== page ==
Interestingly, there’s one study I couldn’t include because it wasn’t released ‘til a few weeks ago. It’s the 3rd year DC voucher study (the successor to the one you mentioned), and it shows that students who’d been attending private schools for the full 3 years are 2 school-years ahead of their public school peers in reading! Even including the kids who’ve only been in the program for 1 year, the vouchers are now producing significant gains.

And there’s no evidence that school choice weakens the public schools. Professor Jay Greene looks at this question in his book Education Myths. He finds that public schools either improve under school choice programs, or are unaffected. So even the families that don’t choose to attend private schools will likely be better off, and certainly no worse off, than they are now.

Who would be the biggest beneficiaries of the SC education tax credit bill? Low-income kids. As noted in the preamble at the top of this column, only low-income families would be eligible for tuition aid from Scholarship Granting Organizations (SGOs). The amount of aid each family could receive from an SGO is not capped, so that assistance can be allocated based on individual need. Pennsylvania already has such a tuition-assistance program, serving over 40,000 students with bi-partisan support.

Parents who earn enough to owe state taxes would be eligible for direct tax credits to offset their own kids’ education costs, but those credits are explicitly capped (at around $2,800, if their kids are not zoned to attend a “failing” public school – more if they are).

It’s certainly reasonable to wonder how poor families would cope with transportation and any non-tuition costs, but we can just look at how scholarship tax credit programs are working in states like Pennsylvania and Florida: some schools provide transportation, some are within walking distance, some families form carpools, and others use public transportation. Tens of thousands of poor children manage to get to their private schools under these programs every day, and to obtain uniforms for the schools that require them. Many others do so even without scholarships.

As for wanting to start by fully funding public schools… we’re already there. The 2007-08 budget for Charleston public schools lists total expenditures at over $548 million (p. 21) for 40,202 students (p. 4). That’s $13,650 per pupil – more than the state and national averages, which are both about $12,000. These numbers are vastly higher than the median U.S. private school tuition, which the Department of Education reported as $3,500 in 2003-04 [the most recent year available]. And only about a fifth of private school revenue comes from sources other than tuition. Even if tuitions have doubled since then, they’d still be barely half of Charleston’s per pupil spending.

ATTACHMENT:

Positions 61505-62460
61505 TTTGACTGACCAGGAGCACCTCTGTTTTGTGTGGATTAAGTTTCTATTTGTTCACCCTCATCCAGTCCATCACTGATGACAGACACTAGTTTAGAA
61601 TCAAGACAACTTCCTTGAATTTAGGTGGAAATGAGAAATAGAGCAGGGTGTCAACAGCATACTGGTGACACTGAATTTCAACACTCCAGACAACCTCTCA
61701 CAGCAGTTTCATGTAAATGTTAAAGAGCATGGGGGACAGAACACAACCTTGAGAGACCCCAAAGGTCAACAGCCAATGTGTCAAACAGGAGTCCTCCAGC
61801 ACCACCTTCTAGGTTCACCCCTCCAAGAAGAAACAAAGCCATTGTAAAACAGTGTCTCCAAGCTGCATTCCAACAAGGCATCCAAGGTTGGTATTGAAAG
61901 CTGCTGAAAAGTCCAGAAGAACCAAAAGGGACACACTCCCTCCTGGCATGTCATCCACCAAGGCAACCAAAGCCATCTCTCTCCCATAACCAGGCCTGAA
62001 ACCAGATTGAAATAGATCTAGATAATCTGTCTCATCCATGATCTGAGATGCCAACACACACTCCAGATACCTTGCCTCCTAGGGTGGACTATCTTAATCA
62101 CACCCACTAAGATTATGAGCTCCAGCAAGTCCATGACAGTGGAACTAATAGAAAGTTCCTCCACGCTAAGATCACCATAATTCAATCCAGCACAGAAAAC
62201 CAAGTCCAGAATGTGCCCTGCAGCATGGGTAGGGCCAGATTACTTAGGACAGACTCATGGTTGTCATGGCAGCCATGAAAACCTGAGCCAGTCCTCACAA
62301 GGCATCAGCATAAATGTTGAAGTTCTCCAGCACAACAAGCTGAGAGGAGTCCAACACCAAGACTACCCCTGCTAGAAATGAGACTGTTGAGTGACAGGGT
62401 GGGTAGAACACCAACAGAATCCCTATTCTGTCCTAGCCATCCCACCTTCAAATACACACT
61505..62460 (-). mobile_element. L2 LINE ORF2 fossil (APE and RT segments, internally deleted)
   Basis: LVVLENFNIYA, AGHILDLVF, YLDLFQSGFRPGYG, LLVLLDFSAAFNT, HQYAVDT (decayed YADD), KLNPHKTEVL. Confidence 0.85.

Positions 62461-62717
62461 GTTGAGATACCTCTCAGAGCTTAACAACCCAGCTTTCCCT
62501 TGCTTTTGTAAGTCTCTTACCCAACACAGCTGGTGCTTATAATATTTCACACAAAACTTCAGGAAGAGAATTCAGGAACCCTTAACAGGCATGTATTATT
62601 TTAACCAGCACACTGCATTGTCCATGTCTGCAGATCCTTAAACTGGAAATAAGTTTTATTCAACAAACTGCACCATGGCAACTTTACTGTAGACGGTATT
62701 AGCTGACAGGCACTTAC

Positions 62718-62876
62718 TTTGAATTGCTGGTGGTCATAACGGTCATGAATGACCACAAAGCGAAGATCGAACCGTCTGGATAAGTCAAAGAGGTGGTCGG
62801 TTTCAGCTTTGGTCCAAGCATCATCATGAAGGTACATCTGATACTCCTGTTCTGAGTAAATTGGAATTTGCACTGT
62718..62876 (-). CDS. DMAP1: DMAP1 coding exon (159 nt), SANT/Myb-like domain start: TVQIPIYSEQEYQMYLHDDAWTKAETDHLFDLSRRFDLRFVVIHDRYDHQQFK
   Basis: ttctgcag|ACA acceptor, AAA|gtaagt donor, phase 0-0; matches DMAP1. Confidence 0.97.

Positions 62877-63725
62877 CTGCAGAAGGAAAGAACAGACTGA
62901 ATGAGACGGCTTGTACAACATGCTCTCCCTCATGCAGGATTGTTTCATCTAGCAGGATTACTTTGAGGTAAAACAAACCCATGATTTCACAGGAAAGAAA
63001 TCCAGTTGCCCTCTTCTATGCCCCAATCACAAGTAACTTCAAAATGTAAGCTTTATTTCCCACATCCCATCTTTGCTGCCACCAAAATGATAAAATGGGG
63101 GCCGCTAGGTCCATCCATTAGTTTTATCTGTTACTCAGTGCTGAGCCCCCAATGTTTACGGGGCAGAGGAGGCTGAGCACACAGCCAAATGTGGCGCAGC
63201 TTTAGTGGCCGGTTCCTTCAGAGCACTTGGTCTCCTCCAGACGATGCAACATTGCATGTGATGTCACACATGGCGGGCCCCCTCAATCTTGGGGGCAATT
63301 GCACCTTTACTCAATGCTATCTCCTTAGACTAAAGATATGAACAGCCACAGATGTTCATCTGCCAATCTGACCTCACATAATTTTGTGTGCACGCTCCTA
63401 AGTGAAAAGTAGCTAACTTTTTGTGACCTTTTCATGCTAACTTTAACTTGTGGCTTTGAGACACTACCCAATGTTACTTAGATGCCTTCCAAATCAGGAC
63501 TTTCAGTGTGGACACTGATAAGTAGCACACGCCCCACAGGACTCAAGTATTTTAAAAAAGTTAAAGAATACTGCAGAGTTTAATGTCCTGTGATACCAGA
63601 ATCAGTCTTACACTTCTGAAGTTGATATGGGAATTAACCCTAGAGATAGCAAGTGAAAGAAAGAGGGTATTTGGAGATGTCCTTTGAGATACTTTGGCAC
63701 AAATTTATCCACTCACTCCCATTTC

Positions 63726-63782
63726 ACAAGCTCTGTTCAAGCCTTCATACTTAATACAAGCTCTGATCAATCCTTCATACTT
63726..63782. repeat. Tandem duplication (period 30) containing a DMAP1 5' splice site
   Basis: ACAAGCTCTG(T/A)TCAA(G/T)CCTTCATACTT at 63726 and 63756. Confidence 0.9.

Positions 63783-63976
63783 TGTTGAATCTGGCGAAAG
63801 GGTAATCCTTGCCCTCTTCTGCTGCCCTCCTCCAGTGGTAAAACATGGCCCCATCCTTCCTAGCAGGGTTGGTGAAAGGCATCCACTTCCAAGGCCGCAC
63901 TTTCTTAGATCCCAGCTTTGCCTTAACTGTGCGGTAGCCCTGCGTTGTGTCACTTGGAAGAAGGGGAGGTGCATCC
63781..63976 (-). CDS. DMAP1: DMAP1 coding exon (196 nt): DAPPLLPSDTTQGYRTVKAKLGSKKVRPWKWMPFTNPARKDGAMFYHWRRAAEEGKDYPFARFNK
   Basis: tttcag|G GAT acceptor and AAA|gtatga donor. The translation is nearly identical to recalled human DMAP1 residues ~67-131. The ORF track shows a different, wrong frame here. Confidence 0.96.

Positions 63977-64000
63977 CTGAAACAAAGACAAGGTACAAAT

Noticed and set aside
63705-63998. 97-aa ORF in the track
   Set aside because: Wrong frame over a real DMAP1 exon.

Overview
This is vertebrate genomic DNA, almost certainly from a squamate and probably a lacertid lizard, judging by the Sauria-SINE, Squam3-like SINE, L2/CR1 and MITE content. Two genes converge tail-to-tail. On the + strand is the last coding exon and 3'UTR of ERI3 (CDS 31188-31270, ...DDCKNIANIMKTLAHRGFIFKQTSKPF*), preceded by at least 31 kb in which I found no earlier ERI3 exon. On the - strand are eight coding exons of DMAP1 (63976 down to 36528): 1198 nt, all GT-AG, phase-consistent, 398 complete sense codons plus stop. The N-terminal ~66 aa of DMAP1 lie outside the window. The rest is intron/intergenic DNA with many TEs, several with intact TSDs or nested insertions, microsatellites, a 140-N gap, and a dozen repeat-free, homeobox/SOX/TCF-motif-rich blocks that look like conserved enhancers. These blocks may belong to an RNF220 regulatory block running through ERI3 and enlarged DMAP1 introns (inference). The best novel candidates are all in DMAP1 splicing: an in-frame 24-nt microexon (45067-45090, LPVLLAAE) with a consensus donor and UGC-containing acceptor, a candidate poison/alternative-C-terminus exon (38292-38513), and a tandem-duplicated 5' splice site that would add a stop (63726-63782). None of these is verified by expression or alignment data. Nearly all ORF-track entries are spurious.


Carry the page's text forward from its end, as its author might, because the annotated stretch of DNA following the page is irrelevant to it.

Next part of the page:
I’ll have to wait ‘til next time to address your concern about the history of school choice, since I’ve run out of word count. In the meantime, here’s a thought:

There’s nothing wrong with trying to fix the public schools. But you don’t lock kids in a burning building while you try to put out the fire.

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Andrew Coulson is director of the Cato Institute’s Center for Educational Freedom, and author of Market Education: The Unknown History.

School Choice Going, Going, Gone Bipartisan (In Some States)

The USA Today takes note of the fact that support for school choice is growing among Democratic, often black, politicians:

While vouchers will likely never be the clarion call of Democrats, they’re beginning to make inroads among a group of young black lawmakers, mayors and school officials who have split with party and teachers union orthodoxy on school reform. The group includes Sacramento Mayor Kevin Johnson, Newark Mayor Cory Booker and former Washington, D.C., mayor Anthony Williams.

I’d only add that this broadening support is hardly limited to black Democrats, and that support for education tax credits is spreading even more quickly among Democrats. And while choice might never become a Democratic “clarion call,” it just might become the new consensus among serious education reformers in both parties.

For instance, a Democrat-controlled and, I assume, mostly white legislature in Rhode Island passed a donation tax credit. And Democratic governor and legislature in Iowa raised their tax credit dollar cap by 50 percent in 2007. The paper mentions black mayor Corey Booker’s support for school choice in New Jersey, but the white, former Democratic state party chair, and current state Senator Ray Lesniak is also pushing for a donation tax credit bill.

The model case is Florida. When the Florida legislature passed its education tax credit program to fund private school choice in 2001, only one Democrat supported the measure. Last year, the state legislature expanded the program with the votes of one third of statehouse Democrats, half the black caucus and the entire Hispanic caucus.

In the past few weeks, nearly a third of Senate Democrats and half of House Democrats voted to significantly expand the program’s revenue base. Virtually all Republicans did the same, and Republican Governor Crist is expected to sign the bill soon. In all, 43 percent of state Democratic legislators in Florida voted in favor of education tax credits.

The toothpaste is out, and the teachers unions can’t put it back in with all the dues money in the world.